With the debacle at Anfield still fresh in the memory of everyone connected with FC Barcelona, a win against Valencia in the Copa del Rey final was a chance for the Catalans to exorcise those demons.
Against a team who’d beaten them only three times in 11 years, and a coach who’d never triumphed over them in 20 years of trying, Barca realistically only had to turn up to add another trophy to their cabinet.
And yet, turning up is the one thing they failed to do.For that, their fan base will be unforgiving.
Despite the disappointment, there would’ve been a grudging acceptance had the Blaugrana lost with grace, but, as against Liverpool, Ernesto Valverde’s side weren’t really at the races on the night.
The usual ‘give it to Messi’ ploy failed to work because the Argentinian was surrounded by three or four defenders whenever he bore down on goal.
His record-breaking strike in the second-half – the first player ever to score in six cup finals – gave Barca some false hope which, in truth, they didn’t deserve.
So, where do they go from here?
In the immediate aftermath of the defeat, Josep Maria Bartomeu again stood right behind Valverde, reiterating that his coach has a contract for another season.
Valverde himself, risking the wrath of the fanbase, suggested that he felt ‘fine’ despite the loss.
It’s been documented that the senior players in the dressing room still support him too, so it’s difficult to see what will change, aside from a handful of personnel, before the start of the 2019/20 campaign.
A root and branch clear out isn’t the answer either of course, but the club are moving even further away from their La Masia roots.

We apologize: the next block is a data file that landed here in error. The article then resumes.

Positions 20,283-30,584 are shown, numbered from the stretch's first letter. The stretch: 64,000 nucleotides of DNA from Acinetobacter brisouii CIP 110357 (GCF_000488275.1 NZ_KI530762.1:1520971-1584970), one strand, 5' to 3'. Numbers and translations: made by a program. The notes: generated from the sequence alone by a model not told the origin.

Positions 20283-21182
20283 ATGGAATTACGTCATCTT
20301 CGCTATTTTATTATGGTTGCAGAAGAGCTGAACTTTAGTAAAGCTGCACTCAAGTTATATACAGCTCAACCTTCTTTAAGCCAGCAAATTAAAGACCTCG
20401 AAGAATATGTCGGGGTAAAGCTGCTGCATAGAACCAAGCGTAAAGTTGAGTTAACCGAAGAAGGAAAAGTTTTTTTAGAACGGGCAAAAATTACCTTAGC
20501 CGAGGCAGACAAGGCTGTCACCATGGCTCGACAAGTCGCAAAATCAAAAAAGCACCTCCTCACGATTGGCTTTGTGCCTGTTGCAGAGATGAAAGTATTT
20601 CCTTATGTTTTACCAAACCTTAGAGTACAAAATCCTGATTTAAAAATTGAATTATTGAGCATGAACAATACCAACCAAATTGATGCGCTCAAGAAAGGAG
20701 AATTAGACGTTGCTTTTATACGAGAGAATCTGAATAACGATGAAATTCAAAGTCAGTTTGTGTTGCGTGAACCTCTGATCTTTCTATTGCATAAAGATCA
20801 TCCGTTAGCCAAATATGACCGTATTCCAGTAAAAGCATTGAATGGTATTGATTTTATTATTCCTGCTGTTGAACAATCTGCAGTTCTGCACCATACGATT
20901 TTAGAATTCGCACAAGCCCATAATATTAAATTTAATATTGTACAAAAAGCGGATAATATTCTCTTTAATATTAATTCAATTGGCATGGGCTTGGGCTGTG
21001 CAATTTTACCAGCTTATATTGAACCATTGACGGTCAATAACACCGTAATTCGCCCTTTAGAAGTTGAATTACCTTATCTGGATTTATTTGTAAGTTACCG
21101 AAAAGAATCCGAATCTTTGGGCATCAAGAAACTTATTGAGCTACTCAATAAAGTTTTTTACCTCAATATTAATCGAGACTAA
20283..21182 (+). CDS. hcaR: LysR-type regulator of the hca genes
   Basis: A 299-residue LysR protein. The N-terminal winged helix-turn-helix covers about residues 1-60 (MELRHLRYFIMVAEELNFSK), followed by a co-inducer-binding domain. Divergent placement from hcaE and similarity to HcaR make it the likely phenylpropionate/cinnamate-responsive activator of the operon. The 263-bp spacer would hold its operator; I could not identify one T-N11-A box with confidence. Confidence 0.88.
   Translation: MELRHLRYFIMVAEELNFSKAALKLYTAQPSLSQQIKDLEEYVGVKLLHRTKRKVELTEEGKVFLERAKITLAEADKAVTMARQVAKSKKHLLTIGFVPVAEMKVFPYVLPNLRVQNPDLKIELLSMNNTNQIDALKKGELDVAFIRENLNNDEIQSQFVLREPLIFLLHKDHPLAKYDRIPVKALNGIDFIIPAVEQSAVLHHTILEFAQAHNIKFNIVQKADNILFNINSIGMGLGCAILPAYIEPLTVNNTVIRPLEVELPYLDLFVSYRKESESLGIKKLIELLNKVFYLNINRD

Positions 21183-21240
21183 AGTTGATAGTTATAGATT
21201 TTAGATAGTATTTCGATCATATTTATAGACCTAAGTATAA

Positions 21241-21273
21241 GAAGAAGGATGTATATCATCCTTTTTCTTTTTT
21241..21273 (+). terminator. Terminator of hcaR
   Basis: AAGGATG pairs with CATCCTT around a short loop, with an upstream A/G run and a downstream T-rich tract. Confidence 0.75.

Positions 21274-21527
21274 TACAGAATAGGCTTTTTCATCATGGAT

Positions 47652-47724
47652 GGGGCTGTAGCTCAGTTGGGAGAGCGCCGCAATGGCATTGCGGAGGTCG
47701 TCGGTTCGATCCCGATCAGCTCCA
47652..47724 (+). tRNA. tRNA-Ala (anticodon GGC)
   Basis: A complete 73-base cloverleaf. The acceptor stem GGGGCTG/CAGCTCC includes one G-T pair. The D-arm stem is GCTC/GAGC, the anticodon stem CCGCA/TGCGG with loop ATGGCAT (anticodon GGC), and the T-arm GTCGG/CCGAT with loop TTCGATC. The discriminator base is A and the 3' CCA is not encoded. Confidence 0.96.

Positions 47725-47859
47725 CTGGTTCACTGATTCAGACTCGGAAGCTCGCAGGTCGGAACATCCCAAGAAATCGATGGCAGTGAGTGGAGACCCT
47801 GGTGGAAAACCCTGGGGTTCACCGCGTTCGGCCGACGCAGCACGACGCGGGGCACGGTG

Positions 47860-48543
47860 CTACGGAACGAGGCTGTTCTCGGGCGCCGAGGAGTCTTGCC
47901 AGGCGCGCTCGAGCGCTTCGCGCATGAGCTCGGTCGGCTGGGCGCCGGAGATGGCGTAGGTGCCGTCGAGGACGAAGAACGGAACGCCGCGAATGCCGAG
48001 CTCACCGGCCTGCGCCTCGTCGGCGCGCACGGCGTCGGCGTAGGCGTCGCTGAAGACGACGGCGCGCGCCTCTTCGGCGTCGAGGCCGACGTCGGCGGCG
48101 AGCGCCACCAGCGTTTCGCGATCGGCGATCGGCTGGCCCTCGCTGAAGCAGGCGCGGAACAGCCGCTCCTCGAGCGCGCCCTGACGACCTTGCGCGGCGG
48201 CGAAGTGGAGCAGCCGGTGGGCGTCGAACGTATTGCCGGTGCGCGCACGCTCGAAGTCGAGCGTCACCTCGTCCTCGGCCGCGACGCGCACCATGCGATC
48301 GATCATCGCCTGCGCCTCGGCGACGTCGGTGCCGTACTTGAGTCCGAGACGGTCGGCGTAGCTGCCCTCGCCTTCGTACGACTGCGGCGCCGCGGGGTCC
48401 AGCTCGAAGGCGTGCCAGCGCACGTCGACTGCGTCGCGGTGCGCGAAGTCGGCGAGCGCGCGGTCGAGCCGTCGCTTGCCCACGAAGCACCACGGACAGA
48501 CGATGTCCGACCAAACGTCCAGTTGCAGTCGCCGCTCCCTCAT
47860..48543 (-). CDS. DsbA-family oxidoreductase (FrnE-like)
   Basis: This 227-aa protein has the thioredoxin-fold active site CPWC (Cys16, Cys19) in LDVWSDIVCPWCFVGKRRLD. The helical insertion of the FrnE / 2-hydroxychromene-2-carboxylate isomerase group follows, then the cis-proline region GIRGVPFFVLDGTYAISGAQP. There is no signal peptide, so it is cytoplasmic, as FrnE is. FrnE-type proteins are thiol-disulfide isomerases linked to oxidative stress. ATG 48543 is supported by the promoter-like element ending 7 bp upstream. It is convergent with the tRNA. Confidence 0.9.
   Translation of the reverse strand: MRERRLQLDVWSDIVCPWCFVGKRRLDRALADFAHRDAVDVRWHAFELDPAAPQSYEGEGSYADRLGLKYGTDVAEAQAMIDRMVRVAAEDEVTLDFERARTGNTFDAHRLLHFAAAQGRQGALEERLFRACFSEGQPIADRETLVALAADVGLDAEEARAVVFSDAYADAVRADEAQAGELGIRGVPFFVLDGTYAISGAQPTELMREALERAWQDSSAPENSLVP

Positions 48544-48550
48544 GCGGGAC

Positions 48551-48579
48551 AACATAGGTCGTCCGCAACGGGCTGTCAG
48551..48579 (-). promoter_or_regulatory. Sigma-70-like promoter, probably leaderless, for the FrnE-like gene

Though the Catalans have had unprecedented success over the last decade and were, for all intents and purposes, a handful of games away from another treble this season, the supporters would accept a barren period if it meant that the club could recover the ethos of Johan Cruyff.
That, more than anything, is causing the current disconnect between club and supporters.
Buying the likes of Antoine Griezmann and Matthijs De Ligt doesn’t necessarily solve the problem, it just masks the ongoing issues.
Something that’s happened right from the very beginning of Bartomeu’s presidency when he promised the signing of Arda Turan, then a big name at Atletico Madrid, if he won the presidential elections.
A treble that year saved his skin, but since then, despite more trophies being hoovered up, the essence of what the club had always stood for has eroded.
Unless there’s a sea change in attitude at the top, Messi’s final years as a player could well be spent trying to save the club from more on-pitch disasters.
And that will be the worst legacy possible from the club’s golden era.